This breaks the site guidelines. Could you please read and follow them when commenting here? https://news.ycombinator.com/newsguidelines.html
Insinuations of astroturfing or shilling without evidence (an opposing view does not count as evidence) are an internet toxin that turns out to be worse than the things it insinuates, because it's so widespread. I've written a ton about why we don't allow that here, if anyone wants to read more: https://hn.algolia.com/?query=by:dang%20astroturfing&sort=by...
I'm not sure why you would jump to concluding that it's a sustained campaign or some kind of reaction to guilt.
I had a hard time understanding why people wouldn’t be more conscientious of their privacy, until I had discussions about the issue with people close to me.
My folks had a very similar sentiment to the typical “if you have nothing to hide, then why do you worry about it”. My girlfriend had the same thought, but took it a step further and asked why I cared so much about people uninvolved in my life knowing personal details about it, then said I was “the most paranoid person [she’d] ever met”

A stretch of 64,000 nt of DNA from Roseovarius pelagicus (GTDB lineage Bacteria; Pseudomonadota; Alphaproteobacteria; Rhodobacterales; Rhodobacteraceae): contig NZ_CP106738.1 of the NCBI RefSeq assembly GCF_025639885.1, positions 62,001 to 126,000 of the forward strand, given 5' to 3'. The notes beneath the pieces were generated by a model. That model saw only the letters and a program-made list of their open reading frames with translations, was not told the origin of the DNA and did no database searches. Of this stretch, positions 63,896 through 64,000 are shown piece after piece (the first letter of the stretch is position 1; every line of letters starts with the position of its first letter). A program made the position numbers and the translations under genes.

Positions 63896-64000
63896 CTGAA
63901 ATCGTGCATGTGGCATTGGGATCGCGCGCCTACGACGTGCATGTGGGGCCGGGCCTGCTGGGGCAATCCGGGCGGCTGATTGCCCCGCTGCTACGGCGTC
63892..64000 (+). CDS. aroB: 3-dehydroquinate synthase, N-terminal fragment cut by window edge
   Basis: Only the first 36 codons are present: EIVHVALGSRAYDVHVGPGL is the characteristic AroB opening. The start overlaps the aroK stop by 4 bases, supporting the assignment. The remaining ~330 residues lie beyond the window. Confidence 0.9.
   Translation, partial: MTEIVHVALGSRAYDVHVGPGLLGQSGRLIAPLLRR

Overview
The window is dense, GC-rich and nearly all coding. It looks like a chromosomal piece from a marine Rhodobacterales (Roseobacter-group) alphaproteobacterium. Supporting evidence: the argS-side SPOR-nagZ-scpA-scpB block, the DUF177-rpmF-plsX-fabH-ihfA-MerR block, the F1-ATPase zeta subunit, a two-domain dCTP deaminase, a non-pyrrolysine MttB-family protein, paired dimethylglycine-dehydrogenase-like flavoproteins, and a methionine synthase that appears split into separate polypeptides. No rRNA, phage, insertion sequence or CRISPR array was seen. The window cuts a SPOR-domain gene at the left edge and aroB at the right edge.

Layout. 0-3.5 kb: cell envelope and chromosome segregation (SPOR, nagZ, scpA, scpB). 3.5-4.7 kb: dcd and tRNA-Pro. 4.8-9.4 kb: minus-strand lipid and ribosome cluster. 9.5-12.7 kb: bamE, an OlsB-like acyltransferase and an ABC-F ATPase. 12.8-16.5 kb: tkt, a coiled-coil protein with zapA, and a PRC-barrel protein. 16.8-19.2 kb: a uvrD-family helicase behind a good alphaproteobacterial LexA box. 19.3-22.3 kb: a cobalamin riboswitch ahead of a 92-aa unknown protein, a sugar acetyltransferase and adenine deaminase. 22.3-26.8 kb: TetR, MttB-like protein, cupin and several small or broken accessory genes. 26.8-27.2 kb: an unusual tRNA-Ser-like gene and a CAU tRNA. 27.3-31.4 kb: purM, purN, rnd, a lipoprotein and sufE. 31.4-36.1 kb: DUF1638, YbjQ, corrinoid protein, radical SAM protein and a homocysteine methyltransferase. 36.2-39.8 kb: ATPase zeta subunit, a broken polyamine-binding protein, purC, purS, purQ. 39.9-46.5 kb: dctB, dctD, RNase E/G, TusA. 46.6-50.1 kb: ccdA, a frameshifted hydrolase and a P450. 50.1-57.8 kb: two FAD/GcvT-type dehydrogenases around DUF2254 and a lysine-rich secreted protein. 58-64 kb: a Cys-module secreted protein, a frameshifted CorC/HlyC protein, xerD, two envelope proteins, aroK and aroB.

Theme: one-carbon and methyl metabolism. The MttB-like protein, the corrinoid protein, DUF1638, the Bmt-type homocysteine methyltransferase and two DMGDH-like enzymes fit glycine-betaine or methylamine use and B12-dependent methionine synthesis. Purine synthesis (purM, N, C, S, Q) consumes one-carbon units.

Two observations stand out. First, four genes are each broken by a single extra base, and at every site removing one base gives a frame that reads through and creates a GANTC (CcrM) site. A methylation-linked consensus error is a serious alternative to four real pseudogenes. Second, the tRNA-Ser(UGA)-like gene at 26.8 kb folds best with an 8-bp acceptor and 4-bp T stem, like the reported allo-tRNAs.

Once the Cambridge Analytica scandal broke, they all understood my point. I think the majority of people who don’t work in tech don’t understand the massive implications that our lack of privacy has. They don’t know how cookies or backends or tracking pixels work, and may not even know they exist. They imagine an NSA agent sitting in a room looking for keywords, not companies that they entrust their digital lives to selling off every little piece of info about them. It’s so much more than your Facebook or Twitter posts being public, it’s data that we might not even know about ourselves being kept in the hands of unknown entities.
To sum up this rant, some people have to see it to believe it because this is outside their scope of knowledge